Twitter manga reminds us that if you’re standing in this part of the train, you might be making the ride unpleasant for your fellow passengers.
A lot of the etiquette guidelines for riding trains in Japan are pretty well-known. The most famous is that the specially marked seats at the corner of the carriages are priority seats for elderly, disabled, or pregnant passengers. You’re asked to refrain from talking on your mobile phone, since Japan likes quiet, and while you can get away with bite-sized snacks or maybe a rice ball, eating anything larger than that on a commuter train is generally frowned upon.
But there’s another bit of train etiquette that the particularly polite follow, but which often gets forgotten. Imagine that you step onto a train, but all the seats are taken. If you’re going to have to stand, the place to do it is at the end of the bench seat, next to the door.
▼ Right here
There’s a bit of empty space between the edge of the door and the start of the seats, and if you can stake out that position, you can secure a bit more personal space since the area directly in front of the door is usually the last part of the train to fill up. Being next to the door also makes it easy to get off the train when your arrive at your stop.
This is also generally the most comfortable spot to stand on the train, since you can lean against the interior wall to take some of the wight off the soles of your feet. However, sometimes people also lean their backs against the crossbar at the edge of the bench.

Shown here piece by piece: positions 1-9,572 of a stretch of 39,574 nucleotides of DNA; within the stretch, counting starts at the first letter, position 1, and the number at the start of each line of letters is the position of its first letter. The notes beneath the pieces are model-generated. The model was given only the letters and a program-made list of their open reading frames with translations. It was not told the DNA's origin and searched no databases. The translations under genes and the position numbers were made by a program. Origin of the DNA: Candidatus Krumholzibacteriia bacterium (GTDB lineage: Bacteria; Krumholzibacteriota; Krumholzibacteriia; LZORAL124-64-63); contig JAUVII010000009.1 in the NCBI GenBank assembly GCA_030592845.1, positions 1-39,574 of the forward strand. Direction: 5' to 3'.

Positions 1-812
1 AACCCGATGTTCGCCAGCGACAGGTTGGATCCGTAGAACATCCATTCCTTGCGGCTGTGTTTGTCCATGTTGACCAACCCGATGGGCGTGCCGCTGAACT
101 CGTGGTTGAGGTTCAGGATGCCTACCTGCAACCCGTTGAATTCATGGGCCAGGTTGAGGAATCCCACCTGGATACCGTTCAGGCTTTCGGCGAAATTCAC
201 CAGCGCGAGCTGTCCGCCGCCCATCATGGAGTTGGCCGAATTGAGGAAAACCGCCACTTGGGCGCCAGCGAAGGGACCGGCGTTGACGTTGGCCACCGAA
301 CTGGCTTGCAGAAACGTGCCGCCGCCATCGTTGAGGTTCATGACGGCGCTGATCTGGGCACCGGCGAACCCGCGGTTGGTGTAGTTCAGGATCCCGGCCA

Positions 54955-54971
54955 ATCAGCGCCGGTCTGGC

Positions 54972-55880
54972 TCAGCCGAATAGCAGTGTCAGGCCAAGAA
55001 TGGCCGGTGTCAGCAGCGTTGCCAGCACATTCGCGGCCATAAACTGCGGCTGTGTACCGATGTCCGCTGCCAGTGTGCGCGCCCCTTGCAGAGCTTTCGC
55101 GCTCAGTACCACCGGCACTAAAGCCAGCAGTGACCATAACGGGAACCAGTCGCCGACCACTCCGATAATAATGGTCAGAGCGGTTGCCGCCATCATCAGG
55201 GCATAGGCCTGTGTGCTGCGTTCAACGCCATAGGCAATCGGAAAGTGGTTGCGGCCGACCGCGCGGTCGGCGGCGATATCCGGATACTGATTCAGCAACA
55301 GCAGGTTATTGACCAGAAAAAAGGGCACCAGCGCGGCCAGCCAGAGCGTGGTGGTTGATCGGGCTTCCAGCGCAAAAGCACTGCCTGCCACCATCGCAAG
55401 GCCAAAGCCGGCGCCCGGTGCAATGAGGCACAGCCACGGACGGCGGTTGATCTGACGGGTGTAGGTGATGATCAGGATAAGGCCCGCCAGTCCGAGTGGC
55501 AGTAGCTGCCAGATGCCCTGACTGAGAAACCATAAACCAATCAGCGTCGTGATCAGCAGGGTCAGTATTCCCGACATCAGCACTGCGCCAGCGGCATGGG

This becomes a problem if the person standing there is wearing a backpack or other bag slung backwards over their shoulder. As shown in these illustrations from Japanese Twitter user @_ukai_, basic biomechanics mean that if you’re resting your back or butt on the outside edge of the bench frame, you’re going to smack the person sitting there in the head with your bag.
烏海 (@_ukai_) September 10, 2017
“I keep getting terrorized by this when I sit at the edge of the bench (people just don’t understand),” tweeted @_ukai_. But while the people who keep hitting him man not understand his plight, plenty of other Twitter users do, with tens of thousands of sympathetic train and subway passengers retweeting and liking the two-panel slice of unpleasant life riding the rails.
It’s also worth pointing out that this isn’t something to be aware of only if you’re carrying a bag. If you’ve got particularly long hair, or a jacket with a sizeable hood, those can also end up draping down on the person sitting at the edge of the bench, so if you’re going to plant your feet at the prime standing spot next to the door, make sure to check your six and make sure you and your belongings aren’t spilling over the edge.
Follow Casey on Twitter, where he’d like to apologize for being guilty of doing this for a long time.